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2013 World Series lineups: Jonny Gomes starts again as Lackey takes on Wacha in Game 2

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Yeah, we're talking about this again.

Dilip Vishwanat

The Red Sox are out to take a commanding 2-0 lead in the 2013 World Series Wednesday night as they send John Lackey to the hill to face St. Louis phenom Michael Wacha.

Boston Red Sox (1-0)

  1. Jacoby Ellsbury, CF
  2. Shane Victorino, RF
  3. Dustin Pedroia, 2B
  4. David Ortiz, DH
  5. Mike Napoli, 1B
  6. Jonny Gomes, LF
  7. Jarrod Saltalamacchia, C
  8. Stephen Drew, SS
  9. Xander Bogaerts, 3B

Starting Pitcher -- John Lackey

St. Louis Cardinals (0-1)

  1. Matt Carpenter, 2B
  2. Carlos Beltran, RF
  3. Matt Holliday, LF
  4. Matt Adams, 1B
  5. Yadier Molina, C
  6. Allen Craig, DH
  7. David Freese, 3B
  8. Jon Jay, CF
  9. Daniel Descalso, SS

Starting Pitcher -- Michael Wacha

If Daniel Nava had not gotten an at bat last night, I feel like we could all just keep on keeping on. Jonny Gomes hasn't been the correct choice against all these righties. Not in Game 6 when he doubled, or in all those other games where the best he'd managed is an infield single, however important. But John Farrell wasn't going to mess with team success despite individual failure, so Gomes was what we were going to get.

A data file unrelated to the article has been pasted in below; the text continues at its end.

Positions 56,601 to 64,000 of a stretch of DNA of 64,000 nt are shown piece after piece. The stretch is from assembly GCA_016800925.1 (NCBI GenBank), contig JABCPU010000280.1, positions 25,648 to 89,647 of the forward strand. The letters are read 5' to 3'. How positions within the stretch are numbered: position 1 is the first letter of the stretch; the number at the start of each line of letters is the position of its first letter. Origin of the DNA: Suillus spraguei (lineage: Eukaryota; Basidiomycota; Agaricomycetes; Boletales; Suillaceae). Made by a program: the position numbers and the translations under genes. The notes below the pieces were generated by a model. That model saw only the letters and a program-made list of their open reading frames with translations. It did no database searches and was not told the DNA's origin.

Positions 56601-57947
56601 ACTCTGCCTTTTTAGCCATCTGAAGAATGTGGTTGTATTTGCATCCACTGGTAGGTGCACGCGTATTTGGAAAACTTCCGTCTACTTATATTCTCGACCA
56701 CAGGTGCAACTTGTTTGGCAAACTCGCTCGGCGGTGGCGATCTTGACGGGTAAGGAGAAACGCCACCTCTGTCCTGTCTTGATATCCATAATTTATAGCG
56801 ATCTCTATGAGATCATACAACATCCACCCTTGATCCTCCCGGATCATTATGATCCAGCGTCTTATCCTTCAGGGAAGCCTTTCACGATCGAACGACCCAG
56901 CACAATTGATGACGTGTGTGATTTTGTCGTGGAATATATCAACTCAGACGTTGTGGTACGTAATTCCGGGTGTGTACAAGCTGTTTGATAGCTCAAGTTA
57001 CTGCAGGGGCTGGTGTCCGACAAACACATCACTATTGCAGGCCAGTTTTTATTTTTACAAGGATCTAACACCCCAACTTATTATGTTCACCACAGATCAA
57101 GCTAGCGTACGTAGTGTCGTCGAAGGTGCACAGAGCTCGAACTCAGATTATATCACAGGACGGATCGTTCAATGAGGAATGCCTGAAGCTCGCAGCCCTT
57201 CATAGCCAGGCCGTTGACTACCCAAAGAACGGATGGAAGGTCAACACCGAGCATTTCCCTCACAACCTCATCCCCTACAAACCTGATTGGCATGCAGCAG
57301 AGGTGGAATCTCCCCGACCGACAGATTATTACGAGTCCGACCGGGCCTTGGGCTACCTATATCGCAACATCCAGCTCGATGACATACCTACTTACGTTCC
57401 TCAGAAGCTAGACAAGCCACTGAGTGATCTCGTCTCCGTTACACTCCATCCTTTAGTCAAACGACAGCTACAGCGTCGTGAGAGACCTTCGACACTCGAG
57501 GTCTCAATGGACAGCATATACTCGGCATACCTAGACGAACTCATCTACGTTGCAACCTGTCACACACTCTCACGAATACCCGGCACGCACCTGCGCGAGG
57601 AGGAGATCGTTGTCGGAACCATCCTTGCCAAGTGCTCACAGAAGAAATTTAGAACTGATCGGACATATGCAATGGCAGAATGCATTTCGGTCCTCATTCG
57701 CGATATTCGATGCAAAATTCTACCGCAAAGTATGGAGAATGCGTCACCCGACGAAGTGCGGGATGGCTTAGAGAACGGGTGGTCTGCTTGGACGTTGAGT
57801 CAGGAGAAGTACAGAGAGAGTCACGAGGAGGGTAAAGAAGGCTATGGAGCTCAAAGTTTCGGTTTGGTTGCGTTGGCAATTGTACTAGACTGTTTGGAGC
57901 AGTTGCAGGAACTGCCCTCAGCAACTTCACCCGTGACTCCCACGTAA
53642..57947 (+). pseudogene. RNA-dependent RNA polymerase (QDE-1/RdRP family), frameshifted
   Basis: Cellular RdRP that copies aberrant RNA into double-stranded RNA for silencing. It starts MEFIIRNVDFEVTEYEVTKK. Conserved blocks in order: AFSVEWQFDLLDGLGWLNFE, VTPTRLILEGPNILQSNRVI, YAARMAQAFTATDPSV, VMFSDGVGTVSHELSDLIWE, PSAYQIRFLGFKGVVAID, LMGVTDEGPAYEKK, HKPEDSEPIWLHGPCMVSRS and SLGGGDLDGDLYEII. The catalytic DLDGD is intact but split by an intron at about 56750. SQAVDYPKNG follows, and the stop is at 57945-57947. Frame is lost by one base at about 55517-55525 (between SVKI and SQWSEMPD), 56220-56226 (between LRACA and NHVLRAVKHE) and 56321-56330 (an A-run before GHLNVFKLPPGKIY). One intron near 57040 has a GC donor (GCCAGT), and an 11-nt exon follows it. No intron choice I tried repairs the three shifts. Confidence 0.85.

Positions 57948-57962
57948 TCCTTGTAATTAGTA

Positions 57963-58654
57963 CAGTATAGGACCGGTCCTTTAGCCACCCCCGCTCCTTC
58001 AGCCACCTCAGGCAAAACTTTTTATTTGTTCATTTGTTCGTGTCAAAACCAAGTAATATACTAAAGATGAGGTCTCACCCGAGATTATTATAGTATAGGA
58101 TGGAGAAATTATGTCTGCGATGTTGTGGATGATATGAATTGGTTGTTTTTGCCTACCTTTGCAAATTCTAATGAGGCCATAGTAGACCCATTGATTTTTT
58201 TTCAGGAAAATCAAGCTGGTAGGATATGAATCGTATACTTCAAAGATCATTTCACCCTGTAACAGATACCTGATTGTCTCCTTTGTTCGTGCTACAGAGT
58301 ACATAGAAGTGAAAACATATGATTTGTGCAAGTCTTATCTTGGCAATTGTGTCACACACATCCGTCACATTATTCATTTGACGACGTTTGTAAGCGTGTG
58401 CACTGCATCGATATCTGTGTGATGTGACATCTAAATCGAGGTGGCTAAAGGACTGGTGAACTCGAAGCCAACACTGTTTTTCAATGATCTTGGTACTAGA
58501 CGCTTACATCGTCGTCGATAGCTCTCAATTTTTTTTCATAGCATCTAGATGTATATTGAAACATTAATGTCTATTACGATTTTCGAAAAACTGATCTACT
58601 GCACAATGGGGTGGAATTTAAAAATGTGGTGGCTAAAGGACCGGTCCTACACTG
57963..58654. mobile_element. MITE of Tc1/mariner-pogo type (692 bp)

But Nava did come into last night's game. And he doubled. Because that's what Nava does against righties. That double standing in stark contrast to Gomes' 0-for-3 at the plate--a performance which drove his postseason OPS down to .483, exactly 400 points below Nava's. And so hope was born anew. Hope that maybe Farrell would see fit to give Nava the start not just in St. Louis, but tonight as well.

Nope, still Gomes. And no, Michael Wacha's splits in 300 plate appearances, however pronounced, don't provide much convincing. Lefties haven't hit him, but that's not a significant enough sample size to tell the story on him. He even allowed more to lefties in a slightly larger sample down in the minors this year.

It is what it is. It's just one batter of nine, and not likely to completely alter the course of this game. But it's still expected value left on the table when the stakes are the highest they can be. And that doesn't sit well.

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